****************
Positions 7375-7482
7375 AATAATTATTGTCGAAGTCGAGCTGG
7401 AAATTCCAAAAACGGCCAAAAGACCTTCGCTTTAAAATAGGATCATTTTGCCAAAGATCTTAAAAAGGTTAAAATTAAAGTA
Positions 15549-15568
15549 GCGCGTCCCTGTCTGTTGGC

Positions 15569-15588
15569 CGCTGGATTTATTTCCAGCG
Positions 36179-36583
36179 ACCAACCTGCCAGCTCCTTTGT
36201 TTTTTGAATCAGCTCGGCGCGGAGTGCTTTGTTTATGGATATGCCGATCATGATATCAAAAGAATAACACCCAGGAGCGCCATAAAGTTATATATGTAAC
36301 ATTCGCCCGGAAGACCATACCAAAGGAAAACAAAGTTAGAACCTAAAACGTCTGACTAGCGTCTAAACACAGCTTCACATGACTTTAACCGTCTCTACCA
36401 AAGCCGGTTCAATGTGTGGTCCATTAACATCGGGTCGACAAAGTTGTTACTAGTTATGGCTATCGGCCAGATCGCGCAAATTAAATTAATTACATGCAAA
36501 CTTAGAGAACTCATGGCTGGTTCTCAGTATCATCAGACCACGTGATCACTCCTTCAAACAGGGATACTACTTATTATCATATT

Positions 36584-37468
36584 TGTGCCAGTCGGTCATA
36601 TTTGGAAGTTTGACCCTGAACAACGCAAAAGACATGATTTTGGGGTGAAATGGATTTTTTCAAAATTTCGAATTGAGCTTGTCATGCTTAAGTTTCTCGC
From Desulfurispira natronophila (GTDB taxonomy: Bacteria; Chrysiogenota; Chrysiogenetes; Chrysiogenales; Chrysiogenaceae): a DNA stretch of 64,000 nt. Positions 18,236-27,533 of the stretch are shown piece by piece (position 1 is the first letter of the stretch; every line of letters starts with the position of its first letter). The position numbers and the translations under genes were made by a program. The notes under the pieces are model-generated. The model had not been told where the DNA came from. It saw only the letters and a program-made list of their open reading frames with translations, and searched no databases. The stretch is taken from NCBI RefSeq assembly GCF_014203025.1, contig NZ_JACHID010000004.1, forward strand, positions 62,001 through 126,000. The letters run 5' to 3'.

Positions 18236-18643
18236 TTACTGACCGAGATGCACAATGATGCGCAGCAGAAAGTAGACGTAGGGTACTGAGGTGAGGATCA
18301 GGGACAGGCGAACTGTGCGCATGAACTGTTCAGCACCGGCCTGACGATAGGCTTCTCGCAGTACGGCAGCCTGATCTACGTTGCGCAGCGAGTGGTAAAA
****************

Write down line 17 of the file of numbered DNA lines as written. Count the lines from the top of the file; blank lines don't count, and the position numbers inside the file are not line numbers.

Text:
From Desulfurispira natronophila (GTDB taxonomy: Bacteria; Chrysiogenota; Chrysiogenetes; Chrysiogenales; Chrysiogenaceae): a DNA stretch of 64,000 nt. Positions 18,236-27,533 of the stretch are shown piece by piece (position 1 is the first letter of the stretch; every line of letters starts with the position of its first letter). The position numbers and the translations under genes were made by a program. The notes under the pieces are model-generated. The model had not been told where the DNA came from. It saw only the letters and a program-made list of their open reading frames with translations, and searched no databases. The stretch is taken from NCBI RefSeq assembly GCF_014203025.1, contig NZ_JACHID010000004.1, forward strand, positions 62,001 through 126,000. The letters run 5' to 3'.